As Douglas Robertson’s recent article on fifty years of failed ‘renewal’ outlined, we’re frequently in thrall to under-ambition, short-termism and low aspiration. Things don’t get fixed, problems persist, and a lack of structural thinking and radical responses continue ad infinitum. In 1969, Georges Pompidou decided that a vacant site in Paris should be used for the construction of a multidisciplinary cultural centre. The decision brought together a brand new public reading library in the city centre, a new home for the museum of modern art, and the creation of a centre for new music. The building was designed by Renzo Piano and Richard Rogers, and major figures in modern art previously absent from the museum were brought into view, including René Magritte, Piet Mondrian and Jackson Pollock, alongside the likes of Joseph Beuys, Andy Warhol, Lucio Fontana and Yves Klein. It’s been a huge success. So far, so very Parisian. But where are Scotland’s Pompidous? Can anyone imagine a politician or senior figure with some clout managing anything like this sort of ambition? The last person to act with any real scale and ambition was probably Tom Johnston, responsible for nationalising the development of hydro-electric power across Scotland.
Where are the elders, senior figures who have a life of lived-experience able to take the long-view and make big bold informed contributions in their later years? We seem to be locked not just in a constitutional cryogenics, but also be frozen in a polity where a tiny (tiny) section of people contribute to policy making and ‘big thinking’. We need to stop just guddling along.
A host of senior people shuffled-off this mortal coil far too soon. But what place would there have been for Donald Dewar, Robin Cook or Charles Kennedy? Or, thinking beyond politics: Michael Marra, Ailsa McKay, Jock Stein or Ian Bell? Three elements combine to close-off our ability to give space to senior wisdom and the possibility of ‘long-thinking’. The innate conservatism of Scottish politics, combined with the stultifying institutions of the British State; a persistent cultural inability to value experience and older people against an obsession with youth; and a lack of any institutions to make space for people in emboldened later years. We need to create roles for people who know where power lies, how it operates, that are not seeking election, are fearless and don’t need to kiss anyone’s ass.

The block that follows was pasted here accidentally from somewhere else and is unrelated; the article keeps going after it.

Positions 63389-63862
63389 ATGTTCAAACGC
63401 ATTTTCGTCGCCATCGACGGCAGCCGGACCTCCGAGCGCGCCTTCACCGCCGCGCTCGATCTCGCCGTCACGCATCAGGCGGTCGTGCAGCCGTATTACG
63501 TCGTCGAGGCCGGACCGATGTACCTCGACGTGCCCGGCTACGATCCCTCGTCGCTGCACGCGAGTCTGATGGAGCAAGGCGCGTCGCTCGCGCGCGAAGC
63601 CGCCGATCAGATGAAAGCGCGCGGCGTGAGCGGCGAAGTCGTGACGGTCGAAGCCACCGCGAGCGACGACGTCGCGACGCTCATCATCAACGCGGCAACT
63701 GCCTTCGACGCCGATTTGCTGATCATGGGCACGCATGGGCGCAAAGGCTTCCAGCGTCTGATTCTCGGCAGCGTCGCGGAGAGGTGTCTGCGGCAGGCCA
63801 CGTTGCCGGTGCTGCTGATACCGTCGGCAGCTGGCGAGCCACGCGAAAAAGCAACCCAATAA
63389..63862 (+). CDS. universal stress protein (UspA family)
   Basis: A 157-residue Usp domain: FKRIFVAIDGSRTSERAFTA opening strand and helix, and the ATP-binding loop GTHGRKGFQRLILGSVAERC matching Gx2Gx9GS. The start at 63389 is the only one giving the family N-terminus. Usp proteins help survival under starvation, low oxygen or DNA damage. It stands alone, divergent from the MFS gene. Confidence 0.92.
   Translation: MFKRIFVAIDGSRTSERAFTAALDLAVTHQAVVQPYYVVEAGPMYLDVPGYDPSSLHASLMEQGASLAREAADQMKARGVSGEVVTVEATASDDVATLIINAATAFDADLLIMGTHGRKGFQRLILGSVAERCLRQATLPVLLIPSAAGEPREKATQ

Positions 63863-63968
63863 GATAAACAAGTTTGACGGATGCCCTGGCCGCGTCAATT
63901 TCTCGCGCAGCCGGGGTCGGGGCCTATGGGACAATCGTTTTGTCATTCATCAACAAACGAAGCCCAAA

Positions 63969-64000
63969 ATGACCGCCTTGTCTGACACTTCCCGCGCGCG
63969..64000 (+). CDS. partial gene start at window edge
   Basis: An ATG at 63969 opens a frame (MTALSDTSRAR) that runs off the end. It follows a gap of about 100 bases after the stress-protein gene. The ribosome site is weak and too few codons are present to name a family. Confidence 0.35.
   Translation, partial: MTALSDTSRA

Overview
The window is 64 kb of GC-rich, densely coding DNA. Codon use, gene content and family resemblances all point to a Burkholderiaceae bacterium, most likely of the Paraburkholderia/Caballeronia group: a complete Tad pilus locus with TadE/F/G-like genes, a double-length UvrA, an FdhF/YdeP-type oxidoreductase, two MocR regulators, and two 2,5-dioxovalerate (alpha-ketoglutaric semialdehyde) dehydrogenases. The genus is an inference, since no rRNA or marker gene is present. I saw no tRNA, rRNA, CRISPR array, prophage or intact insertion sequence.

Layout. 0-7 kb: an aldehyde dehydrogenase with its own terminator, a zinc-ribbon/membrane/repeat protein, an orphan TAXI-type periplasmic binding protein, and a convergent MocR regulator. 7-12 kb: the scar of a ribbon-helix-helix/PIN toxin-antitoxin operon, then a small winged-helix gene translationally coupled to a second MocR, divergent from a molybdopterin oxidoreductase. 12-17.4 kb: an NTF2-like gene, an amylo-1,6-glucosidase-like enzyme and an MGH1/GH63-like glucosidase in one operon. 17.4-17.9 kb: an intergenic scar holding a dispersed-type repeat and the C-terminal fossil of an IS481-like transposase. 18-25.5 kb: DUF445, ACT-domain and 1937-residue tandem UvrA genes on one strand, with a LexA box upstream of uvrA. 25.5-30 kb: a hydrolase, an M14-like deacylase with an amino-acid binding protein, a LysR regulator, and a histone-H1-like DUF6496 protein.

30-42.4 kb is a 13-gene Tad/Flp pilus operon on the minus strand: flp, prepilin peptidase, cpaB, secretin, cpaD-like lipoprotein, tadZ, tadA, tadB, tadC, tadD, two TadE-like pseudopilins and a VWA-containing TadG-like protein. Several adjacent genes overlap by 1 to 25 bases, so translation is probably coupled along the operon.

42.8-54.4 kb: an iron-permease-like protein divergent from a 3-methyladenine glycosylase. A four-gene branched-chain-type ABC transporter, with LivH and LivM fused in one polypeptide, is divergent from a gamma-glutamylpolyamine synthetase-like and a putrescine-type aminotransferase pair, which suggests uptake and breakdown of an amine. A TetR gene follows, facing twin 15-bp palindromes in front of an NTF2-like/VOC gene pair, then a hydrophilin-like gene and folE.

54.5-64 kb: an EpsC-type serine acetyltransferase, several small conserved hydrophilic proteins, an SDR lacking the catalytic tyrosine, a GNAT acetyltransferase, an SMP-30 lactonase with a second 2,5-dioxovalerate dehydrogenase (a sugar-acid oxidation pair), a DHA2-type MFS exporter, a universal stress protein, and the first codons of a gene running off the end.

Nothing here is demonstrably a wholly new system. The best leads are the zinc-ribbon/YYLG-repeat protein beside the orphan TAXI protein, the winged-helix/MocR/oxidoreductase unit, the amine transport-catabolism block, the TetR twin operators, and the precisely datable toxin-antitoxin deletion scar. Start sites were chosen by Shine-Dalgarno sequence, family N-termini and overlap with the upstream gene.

Some people will balk at the mention of Labour or Liberal politicians and hold out their fingers in crucifix style. But I’m not focused on their party allegiance here – I’m asking where do people with huge experience go? Some get sucked into the House of Lords, often just after they’ve just been rejected at the ballot box. Others get gongs thrown at them (already the bizarre clamours for Andy Murray to be ‘knighted’ are starting). At a British level co-optation takes the form of being smothered in ermine. In Scotland you’re more likely to be shunted out to run a toothless quango and be ground-down by the beige buffet circuit of conference-land.
Maybe we need a second chamber (that doesn’t replicate the unelected unreformed House of Lords) but gives space to non-tribalist people to develop big-thinking. Maybe we need to also create niche spaces for more radical thinking? The roles of Makar and Scriever were carved out of nowhere and are providing profile and articulacy to key cultural issues. Can we do the same in other spheres?
It’s true that constitutional, political and economic problems need to be tackled, and that will leverage big change. But sometimes it feels like Scottish institutions are dominated by a corroding sense of inertia. What does it tell us about our approach to housing and homelessness that it took a tiny charity to come up with the “homeless village’ concept? It’s institutional failure and an inability to innovate.
Who are the champions that are going to come up with big bold Pompidou answers to our health crisis?
Who are the champions that are going solve our obesity epidemic?
Where are the people who can solve our endless/institutionalised sporting failure?
Who are the champions that are going to help our rural communities?
Are we simply unable to reform Creative Scotland to make it less impenetrable and unaccountable?
Why do we allow the de-regulated housing market to exploit people?
There’s lot of areas where Scotland is excelling, but there are many where we have inter-generational failure at best, and we need new institutions and roles to change that. The system has inoculated itself against change. We need to find Scotland’s fearless Pompidous, and set them loose upon the massed forces of conservatism holding us back.